Recently, I thought I would try to get my nephew, 9, away from his video games, so I proposed that we build a potato cannon together. Grandpa was not very keen on the idea of us firing it handheld, so in order to placate him I agreed to mount it on a carriage.
I chose the 105mm Howitzer as a model. This is pretty typical as light artillery pieces go, I think.
I scaled various relative dimensions from pictures, and once we got our cannon built, used those relative dimensions to size the other parts. These would only be guidelines, naturally. I used AutoCad to draw and dimension everything.
We built the cannon first. It’s a 36” x 2” barrel and a 14” x 4” combustion chamber. The wheels (from McMaster-Carr) are 20”. Try as I might, I could not find a 20” wheel with a solid rim to simulate the real thing.
This is the beginning of the axle, or the frame. I don’t know the correct names for many of these parts, so I’m making them up. It’s 1/2” baltic birch ply, with lightening holes, top and bottom, and 2x lumber milled square to 3 1/2” wide for the sides.
This shot shows the “trail” in the towing position. We’re not actually going to tow it.
This is the trail in the firing position. There are 2 bolts in each arm, one farther back for the pivot, which will be secured with a nut, and one close to the forward end, which will come out, and drop into one of two holes, for each position. These pieces have been ripped a hair narrower than the frame side pieces so they will pivot easily.
Next are the elevating arcs. You can see these in the picture of the real thing. This is also 1/2” baltic birch ply. The curved slot is a circular arc, centered on the 3/4” hole on the upper right; the trunnion (cannon’s elevation pivot) drops into the hole, and there will be a hanger stud sticking out of the trunnion assembly and through the slot, with a locking knob on it. The arc goes from -10 to +45 degrees, so when the piece is resting on the trail, elevation range will be about 0 to +55 degrees. My lightening holes are unevenly spaced; that’s what you get when you eyeball rather than measure. I did all the cuts with both pieces double-side taped together.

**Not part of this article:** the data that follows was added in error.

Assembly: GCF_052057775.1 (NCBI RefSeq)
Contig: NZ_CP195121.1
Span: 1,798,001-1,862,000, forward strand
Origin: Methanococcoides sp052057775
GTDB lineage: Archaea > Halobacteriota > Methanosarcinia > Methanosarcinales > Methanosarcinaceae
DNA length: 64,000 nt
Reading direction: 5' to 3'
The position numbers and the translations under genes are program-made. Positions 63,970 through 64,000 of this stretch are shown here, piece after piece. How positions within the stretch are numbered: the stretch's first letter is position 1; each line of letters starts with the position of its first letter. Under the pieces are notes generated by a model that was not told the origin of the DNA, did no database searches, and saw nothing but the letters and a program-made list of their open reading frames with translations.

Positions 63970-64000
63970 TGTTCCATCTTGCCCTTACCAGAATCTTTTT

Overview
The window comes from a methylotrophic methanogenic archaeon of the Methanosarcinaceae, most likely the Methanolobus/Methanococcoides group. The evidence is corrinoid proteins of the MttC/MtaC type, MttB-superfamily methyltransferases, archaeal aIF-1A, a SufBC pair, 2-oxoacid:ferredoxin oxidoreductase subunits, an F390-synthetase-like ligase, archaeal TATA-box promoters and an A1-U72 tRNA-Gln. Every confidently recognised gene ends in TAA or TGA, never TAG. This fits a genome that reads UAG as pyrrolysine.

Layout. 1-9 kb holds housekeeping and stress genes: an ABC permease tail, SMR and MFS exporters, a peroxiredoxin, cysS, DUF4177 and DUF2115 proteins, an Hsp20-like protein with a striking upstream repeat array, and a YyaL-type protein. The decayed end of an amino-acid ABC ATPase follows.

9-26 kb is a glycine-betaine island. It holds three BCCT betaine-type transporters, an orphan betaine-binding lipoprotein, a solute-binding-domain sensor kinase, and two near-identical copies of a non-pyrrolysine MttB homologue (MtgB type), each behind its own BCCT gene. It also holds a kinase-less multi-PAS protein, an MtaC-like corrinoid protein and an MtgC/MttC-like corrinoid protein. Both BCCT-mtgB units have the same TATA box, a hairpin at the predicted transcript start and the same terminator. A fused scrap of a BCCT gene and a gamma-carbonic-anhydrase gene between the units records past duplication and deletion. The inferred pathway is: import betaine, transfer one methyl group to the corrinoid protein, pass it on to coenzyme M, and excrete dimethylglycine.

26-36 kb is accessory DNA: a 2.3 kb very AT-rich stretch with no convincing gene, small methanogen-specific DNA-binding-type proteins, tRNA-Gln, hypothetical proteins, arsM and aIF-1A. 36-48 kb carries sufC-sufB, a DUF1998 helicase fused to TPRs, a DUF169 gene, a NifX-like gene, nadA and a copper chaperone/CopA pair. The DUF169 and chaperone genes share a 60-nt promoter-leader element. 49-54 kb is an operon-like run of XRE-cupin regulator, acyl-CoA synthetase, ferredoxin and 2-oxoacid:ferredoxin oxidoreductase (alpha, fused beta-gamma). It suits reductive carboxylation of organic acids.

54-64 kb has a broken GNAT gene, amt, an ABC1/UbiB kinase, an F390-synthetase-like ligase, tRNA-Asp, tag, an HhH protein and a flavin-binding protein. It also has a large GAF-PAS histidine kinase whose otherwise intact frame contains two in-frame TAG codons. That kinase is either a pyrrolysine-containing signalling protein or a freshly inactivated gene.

Same shot; you can see the “trunnion bearing cap” in place here. The bearing blocks & caps are 2x lumber, milled square. The trunnion is a piece of 3/4” threaded rod. It will wear these holes out, but it’s not going to be moving very much, and there’s very little weight on it, since the hanger studs and knobs will be right near the cannon’s center of gravity, so I’m not worried. If they get bad, I’ll drill them out and put in a bushing.
Next installment: Frame/elevating arc assembly and trunnion.
-- The whole aim of practical politics is to keep the populace alarmed (and hence clamorous to be led to safety) by menacing it with an endless series of hobgoblins, all of them imaginary. - H.L. Mencken